October 1, 1938

Simplify Maintenance Through Design

Streamlining the Engineer

Men with Very, Very Small Wings


Simplify Maintenance Through Design

Operators feel that here is something that the factory should tackle, using operating experience of all air lines as a basis for the future design

Streamlining the Engineer

THE EDUCATION of engineers generally, and aviation engineers in particular might well be divided into two parts: the transition period and the development period. Unfortunately the transition period is usually regarded as the entire educational process; in other words, we are accustomed to thinking of the engineer’s technical education as that period in his life starting somewhere in his high school years and ending, almost abruptly, with his graduation from college.


Men with Very, Very Small Wings

Race-plane design progress as seen at the 1938 National Air Races, with particular reference to efficiency. Here "K" marks the spot.


Why a Public Relations Program for Industry

AVIATION takes part this month in a joint program with all McGraw-Hill business papers to foster better public relations for all industry. The following editorial appears in all papers. On the pages that follow, a program for the aviation industries, and some basic facts and figures on aviation's contribution to America.

Let’s Talk Business

Glenn L. Martin Company announces that total sales for the half year amount to $7,241,325. Company’s books show a backlog of unfilled orders at the close of the second quarter of $16,175,908, compared with $17,624,575 Dec. 31, 1937. Donald W. Douglas announces that Major Carl Cover, Director of Sales and Chief Pilot of the Douglas Company, has been made Senior Vice President, succeeding the late Harry H. Wetzel.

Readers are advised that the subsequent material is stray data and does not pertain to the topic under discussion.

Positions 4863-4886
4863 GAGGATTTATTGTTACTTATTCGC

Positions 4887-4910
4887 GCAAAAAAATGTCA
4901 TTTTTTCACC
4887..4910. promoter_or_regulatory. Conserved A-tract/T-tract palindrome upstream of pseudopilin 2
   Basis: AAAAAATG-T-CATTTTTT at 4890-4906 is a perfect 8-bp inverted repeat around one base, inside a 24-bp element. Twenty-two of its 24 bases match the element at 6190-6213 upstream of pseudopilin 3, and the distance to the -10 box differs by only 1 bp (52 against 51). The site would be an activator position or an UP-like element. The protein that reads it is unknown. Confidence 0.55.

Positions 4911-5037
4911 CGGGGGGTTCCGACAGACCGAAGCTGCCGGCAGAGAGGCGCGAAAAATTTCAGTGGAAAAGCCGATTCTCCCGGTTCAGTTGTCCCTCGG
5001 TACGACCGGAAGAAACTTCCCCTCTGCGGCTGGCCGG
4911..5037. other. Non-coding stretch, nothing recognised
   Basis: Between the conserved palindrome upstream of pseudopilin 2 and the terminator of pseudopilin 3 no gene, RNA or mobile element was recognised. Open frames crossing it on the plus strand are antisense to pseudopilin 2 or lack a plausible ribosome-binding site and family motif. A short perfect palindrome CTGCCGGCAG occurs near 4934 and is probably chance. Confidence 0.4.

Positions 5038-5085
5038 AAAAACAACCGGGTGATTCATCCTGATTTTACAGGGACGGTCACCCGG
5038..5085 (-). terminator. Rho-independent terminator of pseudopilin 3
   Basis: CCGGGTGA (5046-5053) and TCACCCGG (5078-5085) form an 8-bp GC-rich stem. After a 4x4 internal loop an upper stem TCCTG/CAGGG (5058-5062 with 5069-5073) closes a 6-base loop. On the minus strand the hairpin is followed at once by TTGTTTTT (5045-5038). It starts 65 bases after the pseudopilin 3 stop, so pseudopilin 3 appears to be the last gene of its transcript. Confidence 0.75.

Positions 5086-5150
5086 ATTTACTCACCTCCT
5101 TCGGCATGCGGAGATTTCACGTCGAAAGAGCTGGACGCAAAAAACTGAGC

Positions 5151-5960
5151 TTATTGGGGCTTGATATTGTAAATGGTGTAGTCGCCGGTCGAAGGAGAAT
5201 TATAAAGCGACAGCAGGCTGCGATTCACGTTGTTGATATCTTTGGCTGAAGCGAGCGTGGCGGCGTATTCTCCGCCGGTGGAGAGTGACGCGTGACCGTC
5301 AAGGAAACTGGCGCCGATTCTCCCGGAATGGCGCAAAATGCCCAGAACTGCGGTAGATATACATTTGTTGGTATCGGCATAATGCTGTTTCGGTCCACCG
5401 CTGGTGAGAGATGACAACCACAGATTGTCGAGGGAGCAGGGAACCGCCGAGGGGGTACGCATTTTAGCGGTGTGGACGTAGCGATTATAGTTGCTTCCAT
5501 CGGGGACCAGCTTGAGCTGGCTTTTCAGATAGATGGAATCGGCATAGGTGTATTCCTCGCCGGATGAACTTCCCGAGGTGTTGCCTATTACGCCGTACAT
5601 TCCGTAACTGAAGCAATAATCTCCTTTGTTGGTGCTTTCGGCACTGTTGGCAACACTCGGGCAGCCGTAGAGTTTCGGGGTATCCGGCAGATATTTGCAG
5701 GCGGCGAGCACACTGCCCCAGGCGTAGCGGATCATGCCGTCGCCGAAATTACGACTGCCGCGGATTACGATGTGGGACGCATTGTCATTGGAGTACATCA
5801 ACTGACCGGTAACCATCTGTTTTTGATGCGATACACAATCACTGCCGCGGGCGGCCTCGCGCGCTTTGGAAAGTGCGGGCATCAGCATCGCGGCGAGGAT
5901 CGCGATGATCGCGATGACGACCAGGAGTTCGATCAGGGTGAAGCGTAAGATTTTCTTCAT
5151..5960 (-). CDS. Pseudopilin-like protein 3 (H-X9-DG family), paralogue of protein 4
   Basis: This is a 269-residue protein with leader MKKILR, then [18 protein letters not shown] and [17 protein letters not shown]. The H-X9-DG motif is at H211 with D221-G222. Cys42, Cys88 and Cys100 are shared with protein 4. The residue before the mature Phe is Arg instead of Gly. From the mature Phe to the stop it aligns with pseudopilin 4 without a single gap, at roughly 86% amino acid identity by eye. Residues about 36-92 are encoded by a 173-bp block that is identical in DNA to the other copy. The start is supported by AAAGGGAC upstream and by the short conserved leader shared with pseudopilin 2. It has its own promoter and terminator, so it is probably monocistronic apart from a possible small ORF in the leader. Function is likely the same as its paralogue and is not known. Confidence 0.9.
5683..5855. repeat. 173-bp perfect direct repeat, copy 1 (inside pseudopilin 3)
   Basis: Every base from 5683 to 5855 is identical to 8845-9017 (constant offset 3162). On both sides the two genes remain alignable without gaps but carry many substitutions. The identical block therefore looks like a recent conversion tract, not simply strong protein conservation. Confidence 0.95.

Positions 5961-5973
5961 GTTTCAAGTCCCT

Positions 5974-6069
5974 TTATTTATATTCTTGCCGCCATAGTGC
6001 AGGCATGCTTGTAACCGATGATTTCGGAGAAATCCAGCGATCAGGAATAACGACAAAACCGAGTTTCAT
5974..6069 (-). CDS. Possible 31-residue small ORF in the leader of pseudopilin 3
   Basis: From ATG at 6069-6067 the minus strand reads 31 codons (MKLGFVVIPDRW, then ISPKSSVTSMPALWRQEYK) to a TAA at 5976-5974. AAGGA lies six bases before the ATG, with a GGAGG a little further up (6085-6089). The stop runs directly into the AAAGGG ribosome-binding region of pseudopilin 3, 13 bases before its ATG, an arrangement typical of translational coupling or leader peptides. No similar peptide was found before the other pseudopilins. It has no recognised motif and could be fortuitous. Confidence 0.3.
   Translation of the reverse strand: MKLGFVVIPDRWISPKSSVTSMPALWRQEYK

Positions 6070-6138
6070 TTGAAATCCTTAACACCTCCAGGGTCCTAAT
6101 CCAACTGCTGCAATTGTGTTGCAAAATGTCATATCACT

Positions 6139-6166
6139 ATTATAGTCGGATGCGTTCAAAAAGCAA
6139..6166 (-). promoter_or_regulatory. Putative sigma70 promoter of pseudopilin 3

Spot Landings on the Month's News

Renewed Boeing tests put U. S. back in Atlantic picture

Aircraft Manufacturing

—An increasingly important element in the U. S. industrial picture,—the backbone of our national air defence.

Air Transportation Makes Its Contribution to Our National Economy

SPEED is the essence of transportation by air. In a little over a decade, air transportation has shrunk the United States from a strip of land some five days wide to a mere isthmus only fifteen hours across. You may use a full business day in New York, board a luxurious sleeper plane at 5 P.M., and arrive in Los Angeles or San Francisco the next morning with a full business day ahead.

As Others Fly It a Birdseye-view of Aviation Abroad

German lines get top-flight equipment

From the Skyways of the World

ONE OF THE MOST STRIKING, and at the same time, most important parts of the daily program at the Cleveland Races was the little show that Mike Murphy put on with his 50 hp. Piper Cub seaplane, making take-offs and landings from the turf as easily as though he were afloat.
September 11938 November 11938